Friday, February 20, 2015

What I Bought at Codex Book Fair 2015

The Craneway Pavilion in Richmond, CA is a huge, high-ceilinged, room with nearly floor-to ceiling windows on two sides and skylights. It is bright in there, and when the sun shines at a certain angle, everybody sweats, so vendors brings umbrellas and fans and changes of clothes if they can. The pavilion sits on the edge of the bay. Sailboats pass the window as if they were being pulled on a string. This was the fifth year, fourth year I attended, but second year at this venue for the Codex Book Fair, having outgrown Pauley Ballroom at UC Berkeley in 2011.

My yellow highlighter and I diligently looked over the list of 195 vendors, but when I entered the building at opening on Monday at 12:30 P.M., the list went into my bag, and I wandered from shiny object to familiar face until I checked and found it was four o'clock. I brought my CCA Bookworks class there for a field trip on Tuesday, just a taste for them—we had to leave after two hours so they could get back for their next classes.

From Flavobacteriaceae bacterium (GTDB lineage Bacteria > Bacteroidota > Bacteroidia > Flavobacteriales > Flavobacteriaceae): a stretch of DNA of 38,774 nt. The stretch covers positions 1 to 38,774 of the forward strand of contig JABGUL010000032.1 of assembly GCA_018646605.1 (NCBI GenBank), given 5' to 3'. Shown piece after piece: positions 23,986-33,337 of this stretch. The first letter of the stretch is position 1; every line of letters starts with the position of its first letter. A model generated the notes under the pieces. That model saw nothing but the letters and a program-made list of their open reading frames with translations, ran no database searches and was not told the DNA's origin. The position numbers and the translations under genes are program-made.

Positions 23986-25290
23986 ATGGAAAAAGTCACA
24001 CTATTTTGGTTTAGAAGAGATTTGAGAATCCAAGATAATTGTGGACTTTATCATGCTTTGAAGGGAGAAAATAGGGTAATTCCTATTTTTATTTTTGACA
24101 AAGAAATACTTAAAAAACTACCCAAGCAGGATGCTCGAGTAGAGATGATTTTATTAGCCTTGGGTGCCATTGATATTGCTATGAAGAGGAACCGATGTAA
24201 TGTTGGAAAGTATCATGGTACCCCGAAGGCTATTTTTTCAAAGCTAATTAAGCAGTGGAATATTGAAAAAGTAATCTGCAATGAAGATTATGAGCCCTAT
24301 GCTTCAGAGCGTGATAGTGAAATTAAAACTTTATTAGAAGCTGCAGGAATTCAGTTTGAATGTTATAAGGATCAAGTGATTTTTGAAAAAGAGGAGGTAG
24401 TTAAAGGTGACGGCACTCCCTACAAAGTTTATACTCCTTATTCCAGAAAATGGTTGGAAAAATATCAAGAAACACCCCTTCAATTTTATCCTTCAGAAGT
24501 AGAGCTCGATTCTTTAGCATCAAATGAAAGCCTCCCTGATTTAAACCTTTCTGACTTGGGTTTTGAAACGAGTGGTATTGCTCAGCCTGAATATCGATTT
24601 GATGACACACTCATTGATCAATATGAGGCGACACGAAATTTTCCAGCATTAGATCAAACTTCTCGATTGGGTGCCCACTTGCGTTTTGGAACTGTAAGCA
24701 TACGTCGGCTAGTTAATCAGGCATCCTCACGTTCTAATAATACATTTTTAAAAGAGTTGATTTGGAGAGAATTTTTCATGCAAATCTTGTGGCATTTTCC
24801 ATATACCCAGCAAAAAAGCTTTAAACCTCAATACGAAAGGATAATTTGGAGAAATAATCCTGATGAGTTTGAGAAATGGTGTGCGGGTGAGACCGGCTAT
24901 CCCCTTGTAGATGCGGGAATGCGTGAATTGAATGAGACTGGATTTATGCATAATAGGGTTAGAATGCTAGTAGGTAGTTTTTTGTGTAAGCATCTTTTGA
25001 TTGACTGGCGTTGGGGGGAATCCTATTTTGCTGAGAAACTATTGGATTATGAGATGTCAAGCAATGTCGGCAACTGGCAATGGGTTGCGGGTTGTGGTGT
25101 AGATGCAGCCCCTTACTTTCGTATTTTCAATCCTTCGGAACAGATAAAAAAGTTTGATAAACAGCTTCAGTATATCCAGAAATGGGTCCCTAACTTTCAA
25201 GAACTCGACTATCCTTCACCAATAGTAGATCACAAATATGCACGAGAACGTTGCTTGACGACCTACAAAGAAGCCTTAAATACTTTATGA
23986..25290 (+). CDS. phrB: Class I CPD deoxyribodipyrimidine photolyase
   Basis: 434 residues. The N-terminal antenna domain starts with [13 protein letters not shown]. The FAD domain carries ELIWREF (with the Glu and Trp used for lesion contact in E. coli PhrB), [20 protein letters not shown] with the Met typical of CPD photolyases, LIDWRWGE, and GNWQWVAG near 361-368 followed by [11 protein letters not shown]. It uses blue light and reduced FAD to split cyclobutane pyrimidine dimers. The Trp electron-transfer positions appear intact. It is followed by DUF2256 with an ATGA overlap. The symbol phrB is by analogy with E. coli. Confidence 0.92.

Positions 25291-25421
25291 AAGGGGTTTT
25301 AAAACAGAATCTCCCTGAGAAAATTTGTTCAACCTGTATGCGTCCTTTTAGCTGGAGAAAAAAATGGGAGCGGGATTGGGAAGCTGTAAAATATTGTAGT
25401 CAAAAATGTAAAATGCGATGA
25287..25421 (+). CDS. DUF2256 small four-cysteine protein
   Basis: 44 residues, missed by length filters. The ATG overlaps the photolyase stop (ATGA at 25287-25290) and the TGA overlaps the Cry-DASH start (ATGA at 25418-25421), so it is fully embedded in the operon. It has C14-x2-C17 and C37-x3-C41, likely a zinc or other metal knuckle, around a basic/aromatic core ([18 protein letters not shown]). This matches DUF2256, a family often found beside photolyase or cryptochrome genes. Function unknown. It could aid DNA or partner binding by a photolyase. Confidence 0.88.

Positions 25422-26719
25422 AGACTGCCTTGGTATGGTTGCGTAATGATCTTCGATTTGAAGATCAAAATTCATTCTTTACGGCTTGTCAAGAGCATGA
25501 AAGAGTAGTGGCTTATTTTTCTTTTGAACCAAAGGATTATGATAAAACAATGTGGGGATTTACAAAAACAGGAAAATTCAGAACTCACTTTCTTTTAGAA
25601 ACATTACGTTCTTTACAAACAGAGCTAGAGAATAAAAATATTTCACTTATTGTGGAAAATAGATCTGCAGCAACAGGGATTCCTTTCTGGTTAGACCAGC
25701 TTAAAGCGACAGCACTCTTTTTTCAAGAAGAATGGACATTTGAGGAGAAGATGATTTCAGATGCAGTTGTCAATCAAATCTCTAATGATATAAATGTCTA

I wrote a post about the last Codex in 2013 here. And you can see pictures there, too. This time, I found some little treasures again. Another brilliant work from Bryan Kring. This one called The Hunter & The Bear, made for the Small Plates Editions at San Francisco Center for the Book. He also had a new book with a little mythical caterpillar that crept along as you turned a crank.

A sweet bee book Honey B Hive from Jessica Spring of Springtide Press. The covers are black velour and as you pull them apart, the honeycomb shape springs into place.

A facsimile of a beautiful notebook by Taiwanese artist Liuying Chieh. The drawings are terrific, plus washi tape looks great reproduced.

A booklet made from offcuts of a monumental book Of Physical Lines and shaped into a lovely and worthy booklet all its own called Of Lines by Sara Langworthy

And another wordless, illustrated accordion sold by Al Manar by Diane de Bournazel called Planetarium. Her drawings are so friendly. Yes, she cut out all the little shapes by hand. A second book of hers was also tempting; that one had tiny pop-ups.

At the fair itself, however, this is the only photo I took.

Because of the shoes on the man in the center.

1 comment:

Kate Burroughs said...

Thanks for posting the link to Liuying Chieh's work. I went over to the Etsy shop and bought the same book you did and the other food & drink one too. It is always inspiring to look at others work and incorporate into my own style. I hope to make it to this expo one day.
Aloha, Kate